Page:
Long-term budget needs must be anticipated and addressed now if the Township is to continue to be able to meet the needs of its residents. There are several critical factors, which must be addressed: what has been the practice of using reserve funds to offset other current budget needs.

By 2020, the tax millage dedicated for loan repayment for the construction of the Township Building will no longer meet mandatory increased yearly payment amounts. It is critical that changes in the budget process be changed and new sources of income must be sought.

How do you plan to accomplish it?

Step 1: Financial condition assessment: a multi-year trend analysis of historic financial data and an assessment of current budget performance will be performed by the consultant as a means to establish a realistic baseline of the township’s historic and current financial condition.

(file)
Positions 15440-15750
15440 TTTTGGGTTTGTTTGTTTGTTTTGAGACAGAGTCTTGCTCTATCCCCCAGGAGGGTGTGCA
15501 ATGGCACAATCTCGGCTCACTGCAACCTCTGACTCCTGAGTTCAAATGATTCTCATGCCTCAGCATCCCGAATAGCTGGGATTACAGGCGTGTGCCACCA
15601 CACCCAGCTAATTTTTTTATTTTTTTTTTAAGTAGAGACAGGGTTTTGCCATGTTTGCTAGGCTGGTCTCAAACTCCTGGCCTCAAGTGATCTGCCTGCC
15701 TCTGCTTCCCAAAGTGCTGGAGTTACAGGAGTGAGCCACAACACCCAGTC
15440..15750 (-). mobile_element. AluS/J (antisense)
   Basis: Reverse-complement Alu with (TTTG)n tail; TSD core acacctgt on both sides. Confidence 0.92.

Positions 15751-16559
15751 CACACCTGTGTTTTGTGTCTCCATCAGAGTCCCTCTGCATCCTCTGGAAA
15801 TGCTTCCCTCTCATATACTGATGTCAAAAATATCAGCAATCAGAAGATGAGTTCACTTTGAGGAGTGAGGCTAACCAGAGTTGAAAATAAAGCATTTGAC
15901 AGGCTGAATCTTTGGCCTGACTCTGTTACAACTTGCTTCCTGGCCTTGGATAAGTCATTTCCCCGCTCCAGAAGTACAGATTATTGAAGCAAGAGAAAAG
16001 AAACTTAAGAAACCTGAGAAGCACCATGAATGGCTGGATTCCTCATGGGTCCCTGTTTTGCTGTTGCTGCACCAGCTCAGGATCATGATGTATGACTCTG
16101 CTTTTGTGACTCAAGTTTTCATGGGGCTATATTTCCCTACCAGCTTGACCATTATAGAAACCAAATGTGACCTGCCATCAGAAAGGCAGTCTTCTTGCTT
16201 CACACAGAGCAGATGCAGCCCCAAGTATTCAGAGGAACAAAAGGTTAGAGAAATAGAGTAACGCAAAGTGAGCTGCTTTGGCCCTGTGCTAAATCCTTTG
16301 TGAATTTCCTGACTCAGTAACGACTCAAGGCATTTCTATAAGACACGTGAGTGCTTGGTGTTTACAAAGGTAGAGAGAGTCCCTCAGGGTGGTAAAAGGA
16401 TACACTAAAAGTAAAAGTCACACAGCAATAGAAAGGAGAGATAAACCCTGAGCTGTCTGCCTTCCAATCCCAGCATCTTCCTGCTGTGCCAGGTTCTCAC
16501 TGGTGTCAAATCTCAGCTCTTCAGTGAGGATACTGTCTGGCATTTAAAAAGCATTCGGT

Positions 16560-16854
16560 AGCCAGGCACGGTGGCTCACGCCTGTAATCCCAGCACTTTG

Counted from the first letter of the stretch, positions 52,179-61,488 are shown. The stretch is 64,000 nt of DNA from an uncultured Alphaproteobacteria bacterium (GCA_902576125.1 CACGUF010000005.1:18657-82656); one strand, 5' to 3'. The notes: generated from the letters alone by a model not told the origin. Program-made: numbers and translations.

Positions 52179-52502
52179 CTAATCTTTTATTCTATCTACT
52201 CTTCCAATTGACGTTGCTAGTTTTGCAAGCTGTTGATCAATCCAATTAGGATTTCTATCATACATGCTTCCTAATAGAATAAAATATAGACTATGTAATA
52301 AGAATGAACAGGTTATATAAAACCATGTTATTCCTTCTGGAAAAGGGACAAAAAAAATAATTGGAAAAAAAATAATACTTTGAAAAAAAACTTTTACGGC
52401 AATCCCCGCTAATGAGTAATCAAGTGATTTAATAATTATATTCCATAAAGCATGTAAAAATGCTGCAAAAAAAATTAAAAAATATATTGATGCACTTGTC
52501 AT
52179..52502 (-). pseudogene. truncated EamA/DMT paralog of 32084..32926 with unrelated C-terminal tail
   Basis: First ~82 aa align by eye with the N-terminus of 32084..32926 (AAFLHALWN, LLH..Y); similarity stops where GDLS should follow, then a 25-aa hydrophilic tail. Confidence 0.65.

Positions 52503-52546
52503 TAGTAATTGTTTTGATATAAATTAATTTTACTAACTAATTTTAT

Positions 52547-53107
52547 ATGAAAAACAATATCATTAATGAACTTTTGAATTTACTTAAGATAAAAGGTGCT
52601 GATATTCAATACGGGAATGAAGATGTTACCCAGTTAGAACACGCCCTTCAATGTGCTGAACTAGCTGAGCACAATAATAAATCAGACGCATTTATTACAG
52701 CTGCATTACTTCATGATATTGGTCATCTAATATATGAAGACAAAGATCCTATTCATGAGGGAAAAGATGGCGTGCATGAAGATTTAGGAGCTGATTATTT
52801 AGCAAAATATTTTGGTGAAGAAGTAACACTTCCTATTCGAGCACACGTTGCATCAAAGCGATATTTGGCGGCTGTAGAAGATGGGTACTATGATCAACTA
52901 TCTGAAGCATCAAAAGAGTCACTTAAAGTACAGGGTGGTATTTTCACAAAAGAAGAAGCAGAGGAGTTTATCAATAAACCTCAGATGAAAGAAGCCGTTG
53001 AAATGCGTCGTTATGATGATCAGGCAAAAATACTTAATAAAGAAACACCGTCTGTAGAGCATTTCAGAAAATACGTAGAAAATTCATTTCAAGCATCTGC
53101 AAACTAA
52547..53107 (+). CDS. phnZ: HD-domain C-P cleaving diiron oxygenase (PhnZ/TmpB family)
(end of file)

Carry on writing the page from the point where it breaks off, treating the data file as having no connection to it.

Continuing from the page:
Staff will provide the consultant with current budgeting and financial challenges and assist with creating a five-year fiscal projection, estimating revenues, expenditures and fund balance levels. Staff will also share current practices with the consulting team to provide a solid understanding of what practices are currently in place.

Step 2: The consultant will make recommendations to the township regarding the following:

  1. Possible changes to the operation of the township
  2. Proposals regarding establishing a multi-year budgetary process.
  3. Identification of additional sources revenue, including possible sources of economic development within the township.
How do you plan to use the funds?

The funds will be used to engage a professional consultant with experience and expertise in preparing a multi-year financial management plans under the EIP plan guidelines and terms. The consultant will also have extensive experience advising municipalities generally on public financing matters.

The main purpose of the program is to establish short-term and long-term priorities and objectives that will strengthen the managerial and fiscal capacity of the township.

A secondary, but, as noted in the “identified problem,” an extremely important objective of the purpose of this program is to identify additional sources of revenue for the township.

Posted on 18 Mar 2019, 12:59 - Category: Finances

How's the Newtown Township Financial Garden Doing?